• Report Losses to Local FSA Offices — The local FSA office is the point site to gather disaster-related
    information and loss data for USDA to determine the need for additional USDA disaster programs. It also
    important for farmers to report any lost crop acreage, loss of livestock, and physical damage to property
    from the heavy rainfall and severe storms to local FSA offices, so that they can do an accurate assessment
    of the damage and put together a request for disaster assistance.

All Farmers need to pay attention to FSA and Crop Insurance Deadlines
Once the crop is planted and we get into mid-Summer, it is easy to overlook some important deadlines at Farm
Service Agency (FSA) offices, crop insurance, and other important deadlines. Missing some of these deadlines
can be a costly mistake, as many of the program payments and benefits are linked to compliance with these
deadlines. Following is a couple of those important deadlines:

  • FSA Acreage Certification — The 2024 crop acreage reporting deadline for all Spring planted crops is
    Monday, July 15 at local FSA offices. Farmers are required to report their 2024 crop acres of corn,
    soybeans, spring wheat, and other Spring planted crops to FSA offices. This includes crop acreage of
    hemp and wild rice. The only exception is for crops that were planted after the deadline. In that case,
    farmers have an additional 15 days to report their crop acreage. Producers also need to report any 2024
    prevented planted crop acres to the FSA office by the July 15 deadline. Fall-seeded small grain crops must
    be reported by November 15, 2024. Farm operators can certify their crop acreage electronically to the
    FSA office by utilizing “farmers.gov portal”. This FSA portal also allows farmers to have the ability for
    online farm program enrollment and data submission. For more information on the setting up a FSA portal,
    farmers should contact their local FSA office or go the FSA website at: https://www.farmers.gov/
  • Crop Insurance Acreage Reporting Deadline — The 2024 crop acreage reporting deadline for corn,
    soybeans, and other Spring planted crops with local crop insurance agents is also Monday, July 15.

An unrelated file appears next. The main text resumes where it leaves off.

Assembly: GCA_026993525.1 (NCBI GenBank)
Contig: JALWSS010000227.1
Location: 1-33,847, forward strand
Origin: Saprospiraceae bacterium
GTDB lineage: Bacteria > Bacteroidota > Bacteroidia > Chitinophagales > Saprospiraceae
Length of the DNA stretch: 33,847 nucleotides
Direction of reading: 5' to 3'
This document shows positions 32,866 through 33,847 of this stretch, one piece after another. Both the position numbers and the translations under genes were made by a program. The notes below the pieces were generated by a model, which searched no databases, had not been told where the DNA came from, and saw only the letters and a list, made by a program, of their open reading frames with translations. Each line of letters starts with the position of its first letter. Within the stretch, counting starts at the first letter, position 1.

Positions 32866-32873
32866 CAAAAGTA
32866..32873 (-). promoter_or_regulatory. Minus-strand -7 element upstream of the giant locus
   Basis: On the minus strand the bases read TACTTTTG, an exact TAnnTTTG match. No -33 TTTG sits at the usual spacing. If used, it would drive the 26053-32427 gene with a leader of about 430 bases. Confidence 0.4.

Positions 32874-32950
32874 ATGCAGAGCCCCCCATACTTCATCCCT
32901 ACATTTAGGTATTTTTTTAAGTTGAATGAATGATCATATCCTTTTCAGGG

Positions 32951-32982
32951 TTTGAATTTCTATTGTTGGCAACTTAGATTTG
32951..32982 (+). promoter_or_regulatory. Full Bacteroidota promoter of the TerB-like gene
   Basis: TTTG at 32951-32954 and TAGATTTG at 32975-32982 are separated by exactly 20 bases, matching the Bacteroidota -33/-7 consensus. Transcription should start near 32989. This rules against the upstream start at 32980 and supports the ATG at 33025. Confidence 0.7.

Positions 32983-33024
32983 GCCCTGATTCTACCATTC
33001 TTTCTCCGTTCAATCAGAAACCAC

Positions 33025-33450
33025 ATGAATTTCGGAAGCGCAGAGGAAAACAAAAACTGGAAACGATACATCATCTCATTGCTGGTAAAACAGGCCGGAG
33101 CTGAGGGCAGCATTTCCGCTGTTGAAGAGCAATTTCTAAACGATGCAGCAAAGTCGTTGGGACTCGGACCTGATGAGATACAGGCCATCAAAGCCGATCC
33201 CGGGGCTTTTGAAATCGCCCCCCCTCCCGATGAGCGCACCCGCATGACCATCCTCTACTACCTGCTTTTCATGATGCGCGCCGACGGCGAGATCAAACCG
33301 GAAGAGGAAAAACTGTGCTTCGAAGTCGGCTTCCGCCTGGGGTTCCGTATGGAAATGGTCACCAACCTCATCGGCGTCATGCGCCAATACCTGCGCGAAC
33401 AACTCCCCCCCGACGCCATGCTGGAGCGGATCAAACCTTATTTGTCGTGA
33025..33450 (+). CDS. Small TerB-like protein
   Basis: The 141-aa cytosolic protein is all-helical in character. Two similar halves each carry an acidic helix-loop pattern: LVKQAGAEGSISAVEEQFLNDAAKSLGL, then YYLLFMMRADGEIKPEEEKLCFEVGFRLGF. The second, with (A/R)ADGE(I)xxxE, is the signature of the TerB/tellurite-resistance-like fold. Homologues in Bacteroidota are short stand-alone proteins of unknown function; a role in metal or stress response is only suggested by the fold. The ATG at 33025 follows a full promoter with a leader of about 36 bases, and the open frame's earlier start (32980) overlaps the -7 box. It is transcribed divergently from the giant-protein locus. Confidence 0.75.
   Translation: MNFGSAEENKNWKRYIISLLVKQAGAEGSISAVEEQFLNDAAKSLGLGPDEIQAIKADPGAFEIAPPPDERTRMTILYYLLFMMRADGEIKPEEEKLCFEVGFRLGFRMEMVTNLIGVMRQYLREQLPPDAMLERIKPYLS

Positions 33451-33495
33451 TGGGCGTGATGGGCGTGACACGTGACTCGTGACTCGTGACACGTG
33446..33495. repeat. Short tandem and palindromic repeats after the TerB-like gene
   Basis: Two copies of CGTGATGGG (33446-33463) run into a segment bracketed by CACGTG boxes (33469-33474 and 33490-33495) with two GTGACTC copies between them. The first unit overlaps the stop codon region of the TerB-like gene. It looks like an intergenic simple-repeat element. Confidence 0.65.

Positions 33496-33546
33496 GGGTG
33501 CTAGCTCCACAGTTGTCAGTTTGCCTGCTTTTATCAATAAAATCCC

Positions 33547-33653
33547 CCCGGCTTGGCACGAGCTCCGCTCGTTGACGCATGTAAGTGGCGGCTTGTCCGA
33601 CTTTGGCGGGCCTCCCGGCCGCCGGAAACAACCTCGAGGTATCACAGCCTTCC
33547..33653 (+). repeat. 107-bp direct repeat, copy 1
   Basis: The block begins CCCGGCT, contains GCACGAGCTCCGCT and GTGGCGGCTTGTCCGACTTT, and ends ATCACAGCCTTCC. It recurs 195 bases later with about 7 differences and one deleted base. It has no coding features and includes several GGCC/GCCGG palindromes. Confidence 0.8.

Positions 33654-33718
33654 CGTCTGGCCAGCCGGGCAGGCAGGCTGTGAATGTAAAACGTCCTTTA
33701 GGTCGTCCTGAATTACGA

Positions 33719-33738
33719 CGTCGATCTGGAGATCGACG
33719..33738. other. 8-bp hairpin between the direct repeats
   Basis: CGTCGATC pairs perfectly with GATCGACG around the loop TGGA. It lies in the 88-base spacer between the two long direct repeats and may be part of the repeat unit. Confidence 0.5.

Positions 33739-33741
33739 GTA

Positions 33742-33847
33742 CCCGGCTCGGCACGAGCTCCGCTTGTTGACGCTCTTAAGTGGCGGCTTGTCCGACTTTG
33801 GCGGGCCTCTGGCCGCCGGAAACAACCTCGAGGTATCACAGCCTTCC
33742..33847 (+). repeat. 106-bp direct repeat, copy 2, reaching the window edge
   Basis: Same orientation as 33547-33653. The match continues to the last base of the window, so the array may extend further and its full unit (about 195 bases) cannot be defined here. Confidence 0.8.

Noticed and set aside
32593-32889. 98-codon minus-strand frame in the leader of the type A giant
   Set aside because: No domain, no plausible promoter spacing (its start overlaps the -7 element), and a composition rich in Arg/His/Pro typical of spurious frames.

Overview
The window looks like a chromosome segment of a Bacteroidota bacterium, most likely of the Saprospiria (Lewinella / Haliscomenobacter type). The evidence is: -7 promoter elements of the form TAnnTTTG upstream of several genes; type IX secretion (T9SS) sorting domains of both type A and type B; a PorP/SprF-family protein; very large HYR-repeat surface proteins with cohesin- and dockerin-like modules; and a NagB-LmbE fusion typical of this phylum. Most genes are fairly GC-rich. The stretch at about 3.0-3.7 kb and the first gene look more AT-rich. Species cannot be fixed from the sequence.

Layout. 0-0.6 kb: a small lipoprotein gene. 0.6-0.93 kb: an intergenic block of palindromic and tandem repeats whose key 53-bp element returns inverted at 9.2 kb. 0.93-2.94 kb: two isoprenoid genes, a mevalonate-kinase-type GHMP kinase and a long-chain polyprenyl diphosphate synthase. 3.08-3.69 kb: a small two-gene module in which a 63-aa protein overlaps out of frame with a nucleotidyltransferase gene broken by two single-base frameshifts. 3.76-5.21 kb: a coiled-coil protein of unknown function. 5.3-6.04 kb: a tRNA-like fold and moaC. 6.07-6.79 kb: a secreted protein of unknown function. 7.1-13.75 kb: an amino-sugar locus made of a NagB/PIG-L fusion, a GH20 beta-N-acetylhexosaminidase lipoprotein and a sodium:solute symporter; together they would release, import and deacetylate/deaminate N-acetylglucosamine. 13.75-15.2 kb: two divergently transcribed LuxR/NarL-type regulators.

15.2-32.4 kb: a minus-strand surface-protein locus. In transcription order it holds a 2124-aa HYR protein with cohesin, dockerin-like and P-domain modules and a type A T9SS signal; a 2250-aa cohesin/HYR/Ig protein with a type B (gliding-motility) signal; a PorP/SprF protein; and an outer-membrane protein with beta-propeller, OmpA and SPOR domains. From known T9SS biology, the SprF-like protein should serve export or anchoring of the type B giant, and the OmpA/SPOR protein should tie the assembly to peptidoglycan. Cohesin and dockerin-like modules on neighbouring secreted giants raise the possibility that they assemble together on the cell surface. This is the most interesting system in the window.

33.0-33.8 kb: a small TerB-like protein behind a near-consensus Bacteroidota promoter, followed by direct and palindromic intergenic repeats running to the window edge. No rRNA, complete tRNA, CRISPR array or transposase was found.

Farmers are required to report their 2024 crop acres in order to maintain their 2024 crop insurance
    coverage. This is extremely important in 2024 due to the strong crop insurance guarantees for corn and
    soybeans, along with the potential for crop production issues in some areas due to late planting, flooding,
    and other weather-related issues. Similar to FSA, any 2024 prevented planted acres need to be reported
    for crop insurance purposes, as well as any crop acres that were replanted this year.

Farm and Rural Stress Assistance
The combination of the lowest grain prices in the past five years, together with the likely crop loss from the recent
flooding and natural disasters, is likely to result in reduced farm income levels for many farmers in 2024. This is
likely to increase the mental stress level for many farmers and farm families. There are some good resources
available to assist farm and rural families in the Upper Midwest States that have been impacted:

  • Minnesota — The Minnesota Department of Agriculture has rural and mental health assistance
    resources available through the following:
    “Minnesota Farm and Rural Helpline”— 833-600-2670
    Website — https://www.mda.state.mn.us/about/mnfarmerstress
  • Iowa — The Iowa Department of Agriculture and Land Stewardship has rural and mental health
    assistance resources available through the following:
    “Iowa Concern Hotline”— 1-800-447-1885; Website — https://iowaagriculture.gov/
  • South Dakota — The South Dakota Department of Agriculture and Natural Resources has rural and
    mental health assistance resources available at: https://danr.sd.gov/
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    Note — For additional information contact Kent Thiesse, Farm Management Analyst, Green Solutions
    Phone — (507) 381-7960; E-mail — kentthiesse@gmail.com